One of the most important roles that any media can play during an election is to help educate potential voters on the issues and those running for office—and new media tools tied to building online and offline social networks are perfect to share information among young voters who otherwise might not tune in to traditional news. We know that without some sense of the issues, a person is less likely to vote. Add in other factors such as income, race, earnings, age, and education then you get a pretty clear picture of why elections have gone against the interest of those under the age of 35. People have to feel their issues or concerns will be addressed, that there is a reason for them to get involved. For a number of young people Senator Obama has offered a sense of empowerment and that somone will listen to them.
My parents, and a number of the baby boom and older voting population get up every Sunday morning and watch the news programs (Meet the Press, Sunday Morning CBS etc) and to read the papers. As a journalistic endeavor, this kind of media tries to provide fair and balanced perspectives on the issues and the candidates themselves. However, the format and issues are not always appealing to young viewers.
Youth media helps offer another perspective that is not often captured in the media. They offer another angle and insight that tells the stories of young people and how they are facing the challenges and dreaming of the future. It was this power of storytelling through various media that turned out the youth vote—appealing to popular culture and not simply to the nightly news sound bite.
Obama, Web 2.0 and Youth Supporters
New media (Facebook, YouTube, blogs, etc)—tools that youth utilize—have been a major contributing factor in building up Senator Obama’s brand and rock star esque status while simultaneously drawing more youth of legal voting age into the political process. Youth media practitioners and Obama realize the power of the internet to share stories was key to mobilize youth and others. On Facebook alone there are 18 million young people between the ages of 18-29.
In the Washington Post’s article, “Obama’s Wide Web,” Jose Antonio Vargas coins, “Triple O – Obama’s Online Operation.” Vargas writes that “[This] year’s primary season, spanning six months, proved that online buzz and activity can translate to offline, on-the-ground results. Indeed, the Web has been crucial to how Obama raises money, communicates his message and, most important, recruits, energizes and turns out his supporters.” Senator Obama’s ultimate success in gaining the Democratic nomination had a great deal to do with him knowing how to utilize the power of media, specifically new media and its appeal to youth.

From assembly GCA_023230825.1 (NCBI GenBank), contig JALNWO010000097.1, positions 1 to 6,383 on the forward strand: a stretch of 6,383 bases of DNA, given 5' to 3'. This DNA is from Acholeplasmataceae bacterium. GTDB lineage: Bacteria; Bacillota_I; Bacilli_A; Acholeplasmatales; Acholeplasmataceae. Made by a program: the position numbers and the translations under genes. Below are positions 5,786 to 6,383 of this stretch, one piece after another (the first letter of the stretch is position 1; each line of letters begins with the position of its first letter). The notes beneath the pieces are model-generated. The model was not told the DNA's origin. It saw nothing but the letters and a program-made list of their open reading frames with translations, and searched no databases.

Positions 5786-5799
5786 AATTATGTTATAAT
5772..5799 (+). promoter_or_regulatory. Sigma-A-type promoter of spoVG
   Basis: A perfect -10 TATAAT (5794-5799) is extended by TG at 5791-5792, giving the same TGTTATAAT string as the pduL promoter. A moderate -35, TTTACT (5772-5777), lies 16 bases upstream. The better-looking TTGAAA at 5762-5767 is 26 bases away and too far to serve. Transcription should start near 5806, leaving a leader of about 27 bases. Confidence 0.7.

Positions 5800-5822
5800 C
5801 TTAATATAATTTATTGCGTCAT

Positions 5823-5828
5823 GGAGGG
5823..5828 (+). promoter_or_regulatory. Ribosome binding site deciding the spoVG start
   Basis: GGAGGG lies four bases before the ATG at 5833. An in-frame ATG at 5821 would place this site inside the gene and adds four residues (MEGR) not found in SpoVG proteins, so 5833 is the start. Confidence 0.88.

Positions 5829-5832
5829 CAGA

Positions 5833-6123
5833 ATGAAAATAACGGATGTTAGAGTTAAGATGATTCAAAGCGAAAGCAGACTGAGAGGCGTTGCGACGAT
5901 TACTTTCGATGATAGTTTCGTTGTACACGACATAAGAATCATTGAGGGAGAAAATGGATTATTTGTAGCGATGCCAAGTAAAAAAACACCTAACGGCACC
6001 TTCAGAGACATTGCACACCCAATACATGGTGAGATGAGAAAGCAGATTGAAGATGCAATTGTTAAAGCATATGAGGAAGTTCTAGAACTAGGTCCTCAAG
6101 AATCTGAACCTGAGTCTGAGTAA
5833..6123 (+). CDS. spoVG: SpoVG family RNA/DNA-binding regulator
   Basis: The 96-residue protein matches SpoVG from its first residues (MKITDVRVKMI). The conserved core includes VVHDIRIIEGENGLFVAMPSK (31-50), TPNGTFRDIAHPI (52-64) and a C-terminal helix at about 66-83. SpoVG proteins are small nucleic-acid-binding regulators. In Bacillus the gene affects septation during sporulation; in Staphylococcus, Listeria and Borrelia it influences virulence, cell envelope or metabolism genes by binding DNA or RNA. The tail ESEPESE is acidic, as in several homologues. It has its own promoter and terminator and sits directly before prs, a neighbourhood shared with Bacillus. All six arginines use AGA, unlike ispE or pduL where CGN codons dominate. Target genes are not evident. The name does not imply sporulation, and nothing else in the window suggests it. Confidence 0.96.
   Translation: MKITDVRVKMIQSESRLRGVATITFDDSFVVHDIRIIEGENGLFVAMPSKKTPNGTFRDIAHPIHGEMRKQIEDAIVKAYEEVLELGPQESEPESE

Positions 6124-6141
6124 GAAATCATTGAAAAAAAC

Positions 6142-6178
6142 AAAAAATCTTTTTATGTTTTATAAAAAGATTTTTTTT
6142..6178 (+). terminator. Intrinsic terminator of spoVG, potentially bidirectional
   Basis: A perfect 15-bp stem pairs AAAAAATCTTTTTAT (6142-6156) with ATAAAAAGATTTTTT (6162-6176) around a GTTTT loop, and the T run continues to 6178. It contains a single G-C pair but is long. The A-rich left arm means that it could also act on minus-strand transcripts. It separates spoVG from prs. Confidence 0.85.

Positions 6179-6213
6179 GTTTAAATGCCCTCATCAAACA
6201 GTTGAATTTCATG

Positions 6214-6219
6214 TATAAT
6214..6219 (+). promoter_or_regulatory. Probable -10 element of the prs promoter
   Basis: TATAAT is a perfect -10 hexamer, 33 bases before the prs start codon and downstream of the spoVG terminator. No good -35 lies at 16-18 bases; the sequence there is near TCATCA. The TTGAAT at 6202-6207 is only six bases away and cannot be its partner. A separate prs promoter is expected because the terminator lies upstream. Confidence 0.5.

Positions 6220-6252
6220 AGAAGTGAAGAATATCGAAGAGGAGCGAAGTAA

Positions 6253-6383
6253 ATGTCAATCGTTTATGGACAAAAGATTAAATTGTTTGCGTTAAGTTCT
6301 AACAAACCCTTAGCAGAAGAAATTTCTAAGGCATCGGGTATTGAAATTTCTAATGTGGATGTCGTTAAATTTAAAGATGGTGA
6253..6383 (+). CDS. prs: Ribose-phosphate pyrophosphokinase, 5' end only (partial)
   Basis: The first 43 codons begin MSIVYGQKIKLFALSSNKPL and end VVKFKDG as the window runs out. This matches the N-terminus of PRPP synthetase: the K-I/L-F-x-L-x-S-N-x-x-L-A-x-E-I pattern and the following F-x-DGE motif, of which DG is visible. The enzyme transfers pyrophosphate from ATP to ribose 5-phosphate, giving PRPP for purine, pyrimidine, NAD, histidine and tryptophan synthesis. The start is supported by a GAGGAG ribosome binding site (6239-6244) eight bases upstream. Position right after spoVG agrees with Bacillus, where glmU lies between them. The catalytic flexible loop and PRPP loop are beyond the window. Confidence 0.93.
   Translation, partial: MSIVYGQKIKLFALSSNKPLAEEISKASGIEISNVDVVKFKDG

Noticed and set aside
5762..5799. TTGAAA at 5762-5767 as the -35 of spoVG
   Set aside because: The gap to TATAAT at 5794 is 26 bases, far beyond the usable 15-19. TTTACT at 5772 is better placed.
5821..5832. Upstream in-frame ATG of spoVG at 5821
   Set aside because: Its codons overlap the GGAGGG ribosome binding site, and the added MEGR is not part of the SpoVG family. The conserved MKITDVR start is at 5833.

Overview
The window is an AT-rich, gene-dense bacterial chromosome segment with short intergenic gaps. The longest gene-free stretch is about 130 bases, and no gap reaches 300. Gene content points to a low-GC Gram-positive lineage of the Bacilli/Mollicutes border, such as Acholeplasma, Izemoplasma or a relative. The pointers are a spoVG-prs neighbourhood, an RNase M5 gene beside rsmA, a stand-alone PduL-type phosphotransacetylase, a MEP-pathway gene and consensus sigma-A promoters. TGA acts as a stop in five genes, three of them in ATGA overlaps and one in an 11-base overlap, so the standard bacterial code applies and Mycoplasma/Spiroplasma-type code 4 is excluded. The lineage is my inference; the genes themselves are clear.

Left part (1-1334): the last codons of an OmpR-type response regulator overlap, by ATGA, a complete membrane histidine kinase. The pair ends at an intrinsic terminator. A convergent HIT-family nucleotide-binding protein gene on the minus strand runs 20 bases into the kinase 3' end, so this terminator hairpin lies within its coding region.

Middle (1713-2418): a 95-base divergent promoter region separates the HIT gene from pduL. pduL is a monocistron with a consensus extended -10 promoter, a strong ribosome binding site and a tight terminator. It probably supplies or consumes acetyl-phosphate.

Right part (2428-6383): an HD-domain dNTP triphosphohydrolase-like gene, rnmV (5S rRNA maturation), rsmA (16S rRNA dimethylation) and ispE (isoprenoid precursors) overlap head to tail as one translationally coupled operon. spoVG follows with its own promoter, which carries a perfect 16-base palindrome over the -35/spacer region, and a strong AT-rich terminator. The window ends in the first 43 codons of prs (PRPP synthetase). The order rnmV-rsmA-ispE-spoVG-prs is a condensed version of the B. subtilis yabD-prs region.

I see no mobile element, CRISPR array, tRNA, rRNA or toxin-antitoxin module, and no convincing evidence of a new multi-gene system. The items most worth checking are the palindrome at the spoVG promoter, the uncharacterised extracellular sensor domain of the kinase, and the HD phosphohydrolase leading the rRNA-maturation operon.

The media’s coverage of Senator Obama has created a cult-like, pop icon appeal that has attracted old and young alike to a historic campaign steeped in the messages of hope and change, themes that resonate with younger voters. Youth working with community based groups using media as an organizing and educational tool have given youth the skills to engage. For example, Rock the Vote has created specific resources on how to use new media tools such as the internet, and text messaging to give youth the power to get involved and get their voices and opinions heard.
Wiretap Magazine has also developed a similar project in partnership with Rock the Vote where youth journalists are reporting from across the country and setting up online video blogs and podcasts. Some more examples of these uses of online outlets getting young people engaged in the vote, are sites like MTVthink which has assigned 50 youth bloggers representing each state in the union to blog and report back from a youth angle what’s happening on the campaign trail in their state or city. Young people are attracted to making their own media and sharing their point of view. They recommend blogs as one of the best ways to engage in the process. It’s easy to do through open source sites such as blogspot.
As a result, it was young people and practitioners/youth media educators/programs that ultimately decided the outcome of the Iowa Caucus. 57% of youth supported Senator Barack Obama to help him win against his other opponents, which set the one-term junior senator from Illinois more known for his oratorical skills and less for his ability to organize and win primaries. It has been a long journey for the youth electorate since the cold Iowa night where they came out in record numbers. But what Obama understood and what Hillary learned too late was that the news had shifted to online blogs, YouTube and other online outlets—the very outlets reaching youth. If Obama happens to win the White House, and the deciding factor happens to be a couple of million youth voters in crucial swing states, we’ll be able to point to his ability to utilize the Web 2.0 technology in harnessing youth and new voters to turn out in record numbers.